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Saké and mixed peppercorns: one pairing to wake up flavor in 2009.
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January 2009

Product Reviews / Main Nibbles / Seasonings

Flavor Trends For 2009

Page 2: Dill/Avocado, Garam Masala/Pepitas & Mint/Quinoa

 

 

Page 2 of a four-page article on flavor trends: McCormick’s spice pairings for 2009. Recipes for each flavor pairing are at the end of each summary. Click on the black links below to visit other pages.

 

Dill And Avacado OilPairing 3: Dill & Avocado Oil

Avocado oil is the healthiest of culinary oils. Cold-pressed (extra virgin) avocado oil has the highest level of heart-healthy mono-unsaturated fats and omega-3 fatty acids, which help maintain good cholesterol; the highest levels of alpha and beta carotene, which protect against heart disease; twice the lutein of olive oil, which protects against macular degeneration and blindness; and high levels of several essential vitamins and minerals, including the powerful antioxidant, vitamin E. It also has the highest smoke point of any plant oil, so it can be used for high heat cooking as well as for salad dressings. One of our favorite brands is Olivado Avocado Oil, a NIBBLE Top Pick Of The Week.

Clean, minty dill pairs elegantly with the fruity taste of avocado oil. Try the pairing in this recipe for Grilled Scallops & Persimmon With Dill-Infused Avocado Oil.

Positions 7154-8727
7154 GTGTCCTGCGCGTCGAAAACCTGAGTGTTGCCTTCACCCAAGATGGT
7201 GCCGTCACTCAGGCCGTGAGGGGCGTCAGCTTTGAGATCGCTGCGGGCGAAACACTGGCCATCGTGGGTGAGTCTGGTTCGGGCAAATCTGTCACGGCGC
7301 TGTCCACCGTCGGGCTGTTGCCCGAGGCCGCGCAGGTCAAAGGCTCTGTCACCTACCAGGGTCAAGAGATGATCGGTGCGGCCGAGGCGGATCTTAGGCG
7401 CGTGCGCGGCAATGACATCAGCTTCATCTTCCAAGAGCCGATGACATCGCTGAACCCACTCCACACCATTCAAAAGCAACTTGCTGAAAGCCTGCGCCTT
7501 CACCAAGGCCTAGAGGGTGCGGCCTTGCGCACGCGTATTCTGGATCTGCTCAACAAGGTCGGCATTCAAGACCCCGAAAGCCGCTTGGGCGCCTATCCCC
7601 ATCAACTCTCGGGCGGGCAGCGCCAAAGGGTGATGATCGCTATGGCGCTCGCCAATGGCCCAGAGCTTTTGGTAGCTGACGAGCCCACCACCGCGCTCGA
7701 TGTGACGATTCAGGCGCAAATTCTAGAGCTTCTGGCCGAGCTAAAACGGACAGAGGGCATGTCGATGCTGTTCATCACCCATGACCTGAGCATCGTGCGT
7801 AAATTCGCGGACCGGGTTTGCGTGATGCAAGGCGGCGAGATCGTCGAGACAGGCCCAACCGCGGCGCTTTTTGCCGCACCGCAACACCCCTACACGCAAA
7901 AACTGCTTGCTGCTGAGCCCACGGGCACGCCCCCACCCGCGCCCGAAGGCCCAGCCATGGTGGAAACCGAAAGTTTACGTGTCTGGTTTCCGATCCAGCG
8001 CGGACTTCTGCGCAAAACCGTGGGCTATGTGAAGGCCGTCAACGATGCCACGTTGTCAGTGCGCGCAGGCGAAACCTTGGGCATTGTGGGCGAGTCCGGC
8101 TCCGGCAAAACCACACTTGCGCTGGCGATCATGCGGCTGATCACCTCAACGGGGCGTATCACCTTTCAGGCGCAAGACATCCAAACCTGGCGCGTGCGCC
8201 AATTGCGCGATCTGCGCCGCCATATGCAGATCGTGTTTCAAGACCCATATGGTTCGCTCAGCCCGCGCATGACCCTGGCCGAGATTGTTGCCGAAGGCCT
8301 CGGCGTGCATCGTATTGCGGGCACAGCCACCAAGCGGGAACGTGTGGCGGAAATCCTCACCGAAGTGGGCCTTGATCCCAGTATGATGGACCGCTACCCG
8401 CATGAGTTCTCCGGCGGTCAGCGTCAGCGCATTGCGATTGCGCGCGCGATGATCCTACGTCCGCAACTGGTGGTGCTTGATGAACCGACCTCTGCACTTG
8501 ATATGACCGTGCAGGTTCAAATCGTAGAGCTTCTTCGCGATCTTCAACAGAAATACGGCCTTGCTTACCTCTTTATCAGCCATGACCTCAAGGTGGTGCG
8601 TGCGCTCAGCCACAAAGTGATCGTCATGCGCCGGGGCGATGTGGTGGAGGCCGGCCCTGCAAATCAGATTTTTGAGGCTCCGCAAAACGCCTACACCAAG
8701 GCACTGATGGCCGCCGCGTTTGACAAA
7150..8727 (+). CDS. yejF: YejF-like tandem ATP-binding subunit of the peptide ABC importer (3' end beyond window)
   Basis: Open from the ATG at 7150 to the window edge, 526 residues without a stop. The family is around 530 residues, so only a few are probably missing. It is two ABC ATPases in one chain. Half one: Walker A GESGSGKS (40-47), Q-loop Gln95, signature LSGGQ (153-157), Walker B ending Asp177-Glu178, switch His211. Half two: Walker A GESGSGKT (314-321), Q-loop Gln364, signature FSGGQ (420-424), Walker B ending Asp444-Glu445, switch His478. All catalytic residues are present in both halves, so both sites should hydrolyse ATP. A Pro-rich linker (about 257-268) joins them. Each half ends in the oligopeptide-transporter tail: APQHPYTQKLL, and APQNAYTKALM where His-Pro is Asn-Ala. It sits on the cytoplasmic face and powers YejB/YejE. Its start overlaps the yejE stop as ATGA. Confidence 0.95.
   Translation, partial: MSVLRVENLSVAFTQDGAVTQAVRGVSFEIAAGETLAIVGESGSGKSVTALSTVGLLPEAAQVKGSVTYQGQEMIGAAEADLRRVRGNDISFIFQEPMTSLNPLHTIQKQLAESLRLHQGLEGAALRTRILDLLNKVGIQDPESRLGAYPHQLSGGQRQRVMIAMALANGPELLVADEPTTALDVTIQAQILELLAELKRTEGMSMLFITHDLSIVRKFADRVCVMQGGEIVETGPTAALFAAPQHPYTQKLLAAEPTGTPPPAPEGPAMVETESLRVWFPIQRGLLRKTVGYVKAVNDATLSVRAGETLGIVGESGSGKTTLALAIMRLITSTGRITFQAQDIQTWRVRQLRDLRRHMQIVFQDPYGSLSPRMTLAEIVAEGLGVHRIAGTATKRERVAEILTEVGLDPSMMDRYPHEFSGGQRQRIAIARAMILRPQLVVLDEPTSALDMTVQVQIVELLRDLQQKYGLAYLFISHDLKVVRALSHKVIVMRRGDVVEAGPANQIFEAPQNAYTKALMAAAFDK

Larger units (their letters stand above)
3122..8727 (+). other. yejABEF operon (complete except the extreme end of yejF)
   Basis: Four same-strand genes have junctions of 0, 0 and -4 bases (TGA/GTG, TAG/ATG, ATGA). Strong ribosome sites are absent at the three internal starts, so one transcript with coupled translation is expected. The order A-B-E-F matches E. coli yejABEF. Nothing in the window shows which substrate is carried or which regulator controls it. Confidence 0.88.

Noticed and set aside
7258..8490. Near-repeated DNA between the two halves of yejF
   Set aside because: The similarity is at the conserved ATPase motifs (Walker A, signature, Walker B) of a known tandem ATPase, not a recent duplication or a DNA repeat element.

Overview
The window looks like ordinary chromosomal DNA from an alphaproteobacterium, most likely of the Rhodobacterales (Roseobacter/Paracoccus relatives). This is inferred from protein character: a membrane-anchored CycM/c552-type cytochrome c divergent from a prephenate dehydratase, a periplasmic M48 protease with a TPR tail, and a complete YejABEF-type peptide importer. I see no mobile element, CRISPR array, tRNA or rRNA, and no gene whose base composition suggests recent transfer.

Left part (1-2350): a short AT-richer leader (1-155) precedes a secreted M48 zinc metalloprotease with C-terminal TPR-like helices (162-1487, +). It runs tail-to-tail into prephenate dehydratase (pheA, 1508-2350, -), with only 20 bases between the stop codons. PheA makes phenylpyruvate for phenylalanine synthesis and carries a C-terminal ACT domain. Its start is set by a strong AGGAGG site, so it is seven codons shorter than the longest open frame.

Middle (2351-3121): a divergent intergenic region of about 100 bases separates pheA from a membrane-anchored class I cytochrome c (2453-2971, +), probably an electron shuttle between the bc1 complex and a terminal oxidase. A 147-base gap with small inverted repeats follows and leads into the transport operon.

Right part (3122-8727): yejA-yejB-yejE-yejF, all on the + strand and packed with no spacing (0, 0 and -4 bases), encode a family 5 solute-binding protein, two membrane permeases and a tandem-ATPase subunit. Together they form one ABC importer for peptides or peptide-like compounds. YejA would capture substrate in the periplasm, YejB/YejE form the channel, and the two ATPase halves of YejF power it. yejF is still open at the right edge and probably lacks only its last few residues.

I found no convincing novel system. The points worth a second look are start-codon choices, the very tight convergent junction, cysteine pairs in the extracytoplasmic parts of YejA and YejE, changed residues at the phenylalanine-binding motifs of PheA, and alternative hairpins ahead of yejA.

Garam Masala And PepitasPairing 4: Garam Masala & Pepitas

Garam masala is a blend of ground spices common in Northern Indian, Pakistani and Bengali cuisine. There are many variations of the garam masala blend, though most use cinnamon, roasted cumin, caraway seeds, cloves, nutmeg (and/or mace), and either green cardamom seeds or black cardamom pods. Pepitas may sound like something exotic, but they’re just the Spanish name for pumpkin seeds. Like many seeds, they’re a heart-healthy ingredient (or snack) full of polyunsaturated fatty acids, including omega-3s, which contribute to maintaining good cholesterol.

This pairing is a beautifully matched global combination of an intoxicating spice blend from India and a prized seed popular in Latin America. Try a fish recipe, like this Pepita-Crusted Halibut With Blood Orange Jicama Chutney, for a flavorful, healthy main course.

 

Mint And QuinoaPairing 5: Mint & Quinoa

Quinoa (pronounced KEEN-wa or KEE-noo-ah) contains more high-quality protein than any other grain. It’s also high in fiber, contains all the essential amino acids and is a good source of calcium, phosphorus and vitamins B and E. Cooked quinoa is delicious and extremely versatile because it may be used in the place of almost any other grain, including rice, to make everything from appetizers to desserts. You can even substitute it in your favorite recipe for rice pudding.

Quinoa is taken to new heights when paired with the exhilarating, cool taste of mint. Try them together with this recipe for Rack Of Lamb With Quinoa Hazelnut Crust & Mint Pesto.

 

Continue To Overview Page 3: Peppercorn Mélange & Saké & More

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